American Journalists in the Great War
Rewriting the Rules of Reporting
University of Nebraska Press, Lincoln, Nebraska, 2017, 312 pages
Book Review published on: June 30, 2017
The responsibility for ensuring that citizens of America are receiving truthful information concerning world events sits squarely on the shoulders of journalists and the press. Author Chris Dubbs begins American Journalists in the Great War with an illustration of the anarchistic professional norms that reporters were accustomed to during the era of World War I. He depicts an environment without standards or rules. His prelude spotlights the various reporting styles that ranged from embellished dramatizations of actual stories to created reports, or “fake news” as it is called today.
Throughout the book, Dubbs retells historical encounters of numerous American journalists. His book explains how a journalist’s role was transforming as the war progressed. Readers will develop an admiration for the extent to which journalists were willing to go to report information. They were civilians, with no military association, who risked their lives to obtain small pieces of news. Some went as far as catching a cab to reach the battles that occurred in Louvain. Many of the reporters traveled without any documentation that protected them from being identified as spies. Oftentimes, reporters found themselves in dire predicaments—situations that included being held in custody, at risk of deportation, or facing death for being a spy.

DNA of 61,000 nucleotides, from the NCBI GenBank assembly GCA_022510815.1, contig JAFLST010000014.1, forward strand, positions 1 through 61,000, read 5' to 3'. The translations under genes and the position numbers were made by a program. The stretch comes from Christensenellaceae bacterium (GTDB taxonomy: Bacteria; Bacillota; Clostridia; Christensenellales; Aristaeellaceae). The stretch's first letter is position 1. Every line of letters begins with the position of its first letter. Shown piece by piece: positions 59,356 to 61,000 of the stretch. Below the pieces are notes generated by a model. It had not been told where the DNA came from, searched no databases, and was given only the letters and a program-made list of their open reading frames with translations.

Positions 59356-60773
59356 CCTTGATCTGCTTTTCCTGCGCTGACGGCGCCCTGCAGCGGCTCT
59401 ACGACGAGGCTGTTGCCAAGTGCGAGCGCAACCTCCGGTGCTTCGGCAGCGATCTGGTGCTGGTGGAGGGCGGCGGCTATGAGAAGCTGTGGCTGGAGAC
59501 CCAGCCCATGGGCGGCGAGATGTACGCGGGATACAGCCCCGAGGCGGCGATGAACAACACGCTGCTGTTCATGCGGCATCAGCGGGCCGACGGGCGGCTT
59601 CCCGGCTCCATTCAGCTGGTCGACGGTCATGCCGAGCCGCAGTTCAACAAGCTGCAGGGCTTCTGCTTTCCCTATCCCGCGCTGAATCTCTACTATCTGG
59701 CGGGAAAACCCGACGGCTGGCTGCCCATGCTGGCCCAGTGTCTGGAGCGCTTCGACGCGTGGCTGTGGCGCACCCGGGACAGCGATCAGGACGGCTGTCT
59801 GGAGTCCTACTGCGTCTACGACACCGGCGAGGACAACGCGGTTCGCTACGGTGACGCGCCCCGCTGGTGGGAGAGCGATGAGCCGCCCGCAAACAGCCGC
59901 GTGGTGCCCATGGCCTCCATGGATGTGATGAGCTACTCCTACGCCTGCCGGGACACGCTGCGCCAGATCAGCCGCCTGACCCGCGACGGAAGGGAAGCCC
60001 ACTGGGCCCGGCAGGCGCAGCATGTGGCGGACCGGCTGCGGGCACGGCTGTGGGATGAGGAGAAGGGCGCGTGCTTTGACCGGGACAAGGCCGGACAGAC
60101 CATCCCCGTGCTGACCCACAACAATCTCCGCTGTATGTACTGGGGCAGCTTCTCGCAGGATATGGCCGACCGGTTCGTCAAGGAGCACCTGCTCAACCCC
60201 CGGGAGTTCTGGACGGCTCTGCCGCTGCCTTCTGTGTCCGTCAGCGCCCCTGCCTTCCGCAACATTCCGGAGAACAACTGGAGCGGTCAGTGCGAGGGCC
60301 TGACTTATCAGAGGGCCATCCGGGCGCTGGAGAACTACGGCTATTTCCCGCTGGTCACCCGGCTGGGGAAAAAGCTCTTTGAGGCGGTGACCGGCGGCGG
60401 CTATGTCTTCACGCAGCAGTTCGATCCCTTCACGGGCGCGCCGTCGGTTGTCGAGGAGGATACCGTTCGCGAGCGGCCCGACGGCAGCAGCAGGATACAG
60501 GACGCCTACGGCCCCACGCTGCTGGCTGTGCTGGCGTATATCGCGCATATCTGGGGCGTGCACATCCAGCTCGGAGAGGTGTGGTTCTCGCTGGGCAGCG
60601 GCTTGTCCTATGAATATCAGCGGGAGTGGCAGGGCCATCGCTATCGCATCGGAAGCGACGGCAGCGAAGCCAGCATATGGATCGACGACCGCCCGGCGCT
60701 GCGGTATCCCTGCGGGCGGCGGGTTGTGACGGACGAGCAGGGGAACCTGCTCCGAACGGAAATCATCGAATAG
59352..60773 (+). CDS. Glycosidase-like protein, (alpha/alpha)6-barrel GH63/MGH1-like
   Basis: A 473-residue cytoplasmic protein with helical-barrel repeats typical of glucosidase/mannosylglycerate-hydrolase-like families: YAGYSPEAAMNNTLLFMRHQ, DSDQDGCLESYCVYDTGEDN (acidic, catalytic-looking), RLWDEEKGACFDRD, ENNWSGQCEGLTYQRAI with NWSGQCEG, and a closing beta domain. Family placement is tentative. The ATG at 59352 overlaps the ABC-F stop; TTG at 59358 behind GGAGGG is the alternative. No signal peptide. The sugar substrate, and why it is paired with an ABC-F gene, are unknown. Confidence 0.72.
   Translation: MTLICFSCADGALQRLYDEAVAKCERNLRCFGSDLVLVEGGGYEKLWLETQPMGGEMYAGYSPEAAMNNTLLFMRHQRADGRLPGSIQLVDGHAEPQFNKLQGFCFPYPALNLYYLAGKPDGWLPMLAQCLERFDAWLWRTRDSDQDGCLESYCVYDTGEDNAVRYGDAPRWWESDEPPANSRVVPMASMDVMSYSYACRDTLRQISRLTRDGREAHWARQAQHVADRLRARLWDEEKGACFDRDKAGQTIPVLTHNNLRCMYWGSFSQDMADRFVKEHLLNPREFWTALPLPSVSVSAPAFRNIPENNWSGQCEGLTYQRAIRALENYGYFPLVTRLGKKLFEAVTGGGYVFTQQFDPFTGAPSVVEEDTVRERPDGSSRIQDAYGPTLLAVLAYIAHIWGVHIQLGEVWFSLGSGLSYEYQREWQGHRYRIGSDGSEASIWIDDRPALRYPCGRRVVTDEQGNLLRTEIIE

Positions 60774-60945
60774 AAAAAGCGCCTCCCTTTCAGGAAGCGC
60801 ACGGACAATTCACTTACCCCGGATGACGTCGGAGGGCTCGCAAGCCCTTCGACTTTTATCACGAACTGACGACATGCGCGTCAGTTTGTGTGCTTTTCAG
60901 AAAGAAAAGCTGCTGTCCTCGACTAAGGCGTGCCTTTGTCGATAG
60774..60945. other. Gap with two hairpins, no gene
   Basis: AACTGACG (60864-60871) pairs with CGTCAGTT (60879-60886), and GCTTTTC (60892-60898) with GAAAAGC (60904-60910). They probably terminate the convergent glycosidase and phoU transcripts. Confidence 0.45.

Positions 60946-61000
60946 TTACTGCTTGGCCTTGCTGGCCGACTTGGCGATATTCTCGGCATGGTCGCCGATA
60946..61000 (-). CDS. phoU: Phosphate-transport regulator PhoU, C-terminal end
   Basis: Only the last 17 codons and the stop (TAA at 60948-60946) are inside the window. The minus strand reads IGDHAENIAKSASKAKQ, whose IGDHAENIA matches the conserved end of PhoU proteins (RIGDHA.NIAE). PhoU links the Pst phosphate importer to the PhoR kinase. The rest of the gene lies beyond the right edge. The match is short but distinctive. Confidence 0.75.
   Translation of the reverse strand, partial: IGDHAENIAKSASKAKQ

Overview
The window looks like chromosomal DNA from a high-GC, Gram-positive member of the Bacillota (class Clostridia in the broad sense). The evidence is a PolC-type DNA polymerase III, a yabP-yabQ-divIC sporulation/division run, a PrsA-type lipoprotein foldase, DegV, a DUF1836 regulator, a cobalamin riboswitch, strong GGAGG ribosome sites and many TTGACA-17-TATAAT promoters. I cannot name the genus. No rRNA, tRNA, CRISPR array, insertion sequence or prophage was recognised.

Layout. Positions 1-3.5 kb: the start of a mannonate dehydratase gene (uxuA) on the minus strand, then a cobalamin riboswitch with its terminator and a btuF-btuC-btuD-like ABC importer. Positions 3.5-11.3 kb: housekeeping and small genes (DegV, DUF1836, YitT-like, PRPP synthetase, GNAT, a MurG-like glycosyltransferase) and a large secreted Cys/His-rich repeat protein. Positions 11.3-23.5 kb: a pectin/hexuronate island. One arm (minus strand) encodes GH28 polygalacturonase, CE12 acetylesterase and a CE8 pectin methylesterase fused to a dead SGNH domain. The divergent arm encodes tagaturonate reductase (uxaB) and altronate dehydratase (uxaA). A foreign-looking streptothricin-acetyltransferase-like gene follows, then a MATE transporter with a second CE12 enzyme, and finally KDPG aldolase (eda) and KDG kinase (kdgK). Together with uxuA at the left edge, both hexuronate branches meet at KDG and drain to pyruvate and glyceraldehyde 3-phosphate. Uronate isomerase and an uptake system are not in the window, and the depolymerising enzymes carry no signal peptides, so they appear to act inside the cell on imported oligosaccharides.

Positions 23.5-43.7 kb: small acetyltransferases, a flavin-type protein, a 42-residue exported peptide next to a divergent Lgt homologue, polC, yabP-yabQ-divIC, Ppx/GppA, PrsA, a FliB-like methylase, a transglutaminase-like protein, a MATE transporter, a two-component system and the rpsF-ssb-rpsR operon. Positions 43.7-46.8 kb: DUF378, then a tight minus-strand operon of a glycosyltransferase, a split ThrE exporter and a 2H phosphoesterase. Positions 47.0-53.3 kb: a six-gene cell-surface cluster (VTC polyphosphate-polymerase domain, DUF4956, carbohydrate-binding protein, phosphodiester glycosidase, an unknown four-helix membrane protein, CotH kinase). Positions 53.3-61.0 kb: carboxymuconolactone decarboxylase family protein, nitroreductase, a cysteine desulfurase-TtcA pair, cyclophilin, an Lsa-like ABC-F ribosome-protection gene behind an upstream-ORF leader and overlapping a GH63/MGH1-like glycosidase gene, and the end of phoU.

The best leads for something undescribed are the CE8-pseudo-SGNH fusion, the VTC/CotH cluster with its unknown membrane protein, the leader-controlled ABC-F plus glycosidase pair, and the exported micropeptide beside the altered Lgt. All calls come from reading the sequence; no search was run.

As involvement from other countries increased throughout the war, the reporters encountered different problems. The French and British governments supported a coalition of reporters and eliminated the wandering of battlefields without credentials. The coalition provided legitimate documentation for reporters to be able to access the war, but the reports were censored. The citizens of France in Britain knew very little about what was actually happening for a large portion of the war, a peculiar position to be in considering that those countries were sacrificing so much.
Interestingly, depending on the reporters, one could read stories about a particular city or an event written from very different perspectives. The writings of reporters ranged from compassion for those non-German citizens who were affected to pretending that the atrocities were justified. The chapter “What is an Atrocity” flawlessly narrates the difference in how reporters shaped their stories based on their relationships with the Germans. Their personal opinions were reflected in their stories, and those opinions oftentimes deterred from the facts.
Overall, the book is a fascinating collection of stories. Each chapter contains subsections that deliver entertaining, historical, professional explanations of reporters such as Stanly Washburn and E. Alexander Powell. This book will resonate with more than those interested in journalism. Those that are interested in learning about World War I from another point of view will appreciate a book that retells the stories behind the stories published by the press. An additional benefit of the book is the photographs of some of the reporters. The author could have improved the book by choosing fewer reporters to spotlight, but the small amount of content on some of the reporters leaves the reader wanting to know more.
Book Review written by: Staff Sgt. Lindsay N. Tramel, U.S. Army, Fort Leavenworth, Kansas